What is a Real Estate Appraiser?
Table of Contents
A real estate appraiser is someone who estimates the value of land and the buildings on that land, before it is sold, mortgaged, taxed, insured or developed.
How to Become a Real Estate Appraiser
What does a Real Estate Appraiser do?
Real estate appraisers work in localities that they are familiar with, and are usually aware of any environmental issues or other concerns that may affect the property's value. They typically value one property at a time, and they often specialize in a certain type of real estate, like commercial or residential.
Real estate appraisers typically do the following:
- Verify legal descriptions of real estate properties in public records
- Inspect new and existing properties, noting unique characteristics
- Photograph the interior and exterior of properties
- Use “comparables,” or similar nearby properties, to help determine value
- Prepare written reports on the property value
- Prepare and maintain current data on each real estate property
When estimating a property’s value, appraisers note unique characteristics of the property and surrounding area, such as a noisy highway nearby. They also consider the condition of a building’s foundation and roof or any renovations that may have been done. In addition to photographing the outside of the building to document its condition, appraisers might also photograph a certain room or feature. After visiting the property, the appraiser estimates the value of the property by considering things such as comparable home sales, lease records, location, view, previous appraisals, and income potential. During the entire process, appraisers meticulously record their research, observations, and methods used in calculating the property's value.
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How to become a Real Estate Appraiser
The requirements to become a fully qualified appraiser are complex and vary by jurisdiction, and sometimes by the value or type of property. In general, most appraisers of residential real estate must have at least an associate’s degree, while appraisers of commercial real property must have at least a bachelor’s degree. Courses in subjects such as economics, finance, mathematics, computer science, English, and business or real estate law can be very useful for prospective appraisers and assessors. Employers generally require these candidates to take basic appraisal courses, complete on-the-job training through an apprenticeship, and work enough hours to meet the requirements for appraisal licenses or certificates.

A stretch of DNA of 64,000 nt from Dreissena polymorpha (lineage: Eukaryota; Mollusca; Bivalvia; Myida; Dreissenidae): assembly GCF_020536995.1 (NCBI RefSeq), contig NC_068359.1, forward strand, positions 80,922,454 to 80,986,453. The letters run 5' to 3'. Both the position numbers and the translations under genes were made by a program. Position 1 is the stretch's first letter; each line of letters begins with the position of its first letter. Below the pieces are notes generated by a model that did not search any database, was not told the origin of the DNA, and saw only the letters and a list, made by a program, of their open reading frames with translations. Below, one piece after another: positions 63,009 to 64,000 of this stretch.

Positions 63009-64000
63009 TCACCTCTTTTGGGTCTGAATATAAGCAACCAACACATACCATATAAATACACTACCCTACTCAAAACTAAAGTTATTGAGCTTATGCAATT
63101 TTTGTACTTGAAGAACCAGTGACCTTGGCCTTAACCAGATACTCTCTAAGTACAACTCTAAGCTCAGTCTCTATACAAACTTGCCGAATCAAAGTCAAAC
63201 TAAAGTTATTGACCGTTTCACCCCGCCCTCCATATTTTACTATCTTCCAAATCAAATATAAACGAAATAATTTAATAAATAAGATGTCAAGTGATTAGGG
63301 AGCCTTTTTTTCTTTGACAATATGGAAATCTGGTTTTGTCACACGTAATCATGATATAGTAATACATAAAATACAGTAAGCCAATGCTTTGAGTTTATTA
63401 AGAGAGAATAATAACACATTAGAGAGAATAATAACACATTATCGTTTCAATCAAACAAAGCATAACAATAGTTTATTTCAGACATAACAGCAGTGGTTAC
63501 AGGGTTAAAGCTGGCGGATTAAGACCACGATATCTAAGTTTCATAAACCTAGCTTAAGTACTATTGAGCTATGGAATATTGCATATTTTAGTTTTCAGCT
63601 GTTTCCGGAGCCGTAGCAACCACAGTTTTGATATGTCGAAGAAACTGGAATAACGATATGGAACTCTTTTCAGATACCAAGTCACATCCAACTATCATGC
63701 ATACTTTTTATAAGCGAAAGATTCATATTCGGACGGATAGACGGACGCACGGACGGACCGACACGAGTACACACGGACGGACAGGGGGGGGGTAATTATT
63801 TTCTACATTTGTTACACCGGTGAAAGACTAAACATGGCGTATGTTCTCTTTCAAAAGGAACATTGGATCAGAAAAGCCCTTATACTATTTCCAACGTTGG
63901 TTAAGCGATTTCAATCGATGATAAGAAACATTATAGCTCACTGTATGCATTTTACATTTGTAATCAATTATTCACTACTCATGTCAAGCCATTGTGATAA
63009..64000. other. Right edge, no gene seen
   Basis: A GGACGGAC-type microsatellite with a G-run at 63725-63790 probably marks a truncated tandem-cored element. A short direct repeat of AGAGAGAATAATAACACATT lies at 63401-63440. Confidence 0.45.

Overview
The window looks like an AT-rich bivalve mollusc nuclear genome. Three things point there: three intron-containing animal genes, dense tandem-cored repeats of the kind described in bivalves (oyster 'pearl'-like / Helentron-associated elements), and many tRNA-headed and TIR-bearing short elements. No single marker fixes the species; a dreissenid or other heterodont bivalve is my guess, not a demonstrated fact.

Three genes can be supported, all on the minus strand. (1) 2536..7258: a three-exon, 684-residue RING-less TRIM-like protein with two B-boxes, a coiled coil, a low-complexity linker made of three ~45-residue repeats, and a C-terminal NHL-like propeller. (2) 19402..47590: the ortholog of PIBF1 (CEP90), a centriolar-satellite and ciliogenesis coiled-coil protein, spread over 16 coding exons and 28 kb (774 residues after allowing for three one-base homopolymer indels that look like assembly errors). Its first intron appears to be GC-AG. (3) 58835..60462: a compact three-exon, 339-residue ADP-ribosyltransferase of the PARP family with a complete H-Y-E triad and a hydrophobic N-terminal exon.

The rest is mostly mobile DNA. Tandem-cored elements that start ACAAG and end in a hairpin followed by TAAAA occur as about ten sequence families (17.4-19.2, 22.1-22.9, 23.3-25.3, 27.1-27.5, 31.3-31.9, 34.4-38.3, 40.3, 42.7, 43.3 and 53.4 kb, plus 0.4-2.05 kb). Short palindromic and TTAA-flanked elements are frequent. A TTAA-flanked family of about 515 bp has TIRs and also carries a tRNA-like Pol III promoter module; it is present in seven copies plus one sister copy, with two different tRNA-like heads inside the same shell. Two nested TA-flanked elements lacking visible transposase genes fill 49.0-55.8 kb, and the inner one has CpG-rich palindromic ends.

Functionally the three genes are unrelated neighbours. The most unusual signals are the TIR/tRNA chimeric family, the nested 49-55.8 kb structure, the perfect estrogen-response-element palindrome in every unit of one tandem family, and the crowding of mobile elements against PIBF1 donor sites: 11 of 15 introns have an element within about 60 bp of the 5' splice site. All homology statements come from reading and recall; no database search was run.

Real estate appraisers use many sources of data when valuing real estate. As a result, they must carefully research and analyze all data before producing a final written report.
Because appraisers must regularly interact with clients, being polite and friendly is important. In addition, these characteristics may help expand future business opportunities.
To successfully accomplish all the tasks related to appraising a property, appraisers of real estate need good organizational skills.
They often work under time constraints, sometimes appraising many properties in a single day. As a result, managing time and being able to meet deadlines is important.
They also may encounter unexpected problems when appraising or assessing a property’s value. The ability to develop and apply an alternative solution is crucial to successfully completing the report on time.
What is the workplace of a Real Estate Appraiser like?
Although appraisers of real estate work in offices, they spend a large part of their day in the field, conducting site visits. Most work full time during regular business hours. Time spent in the field versus in the office depends on the specialty. Residential appraisers tend to spend less time on office work than commercial appraisers, who might spend up to several weeks analyzing information and writing reports on one property. Appraisers who work for banks and mortgage companies generally spend most of their time inside the office, making site visits when necessary.
Real estate appraisers typically work full time during regular business hours. However, self-employed appraisers, often called “independent fee appraisers,” usually work more than a standard 40-hour workweek, including writing reports during evenings and on weekends.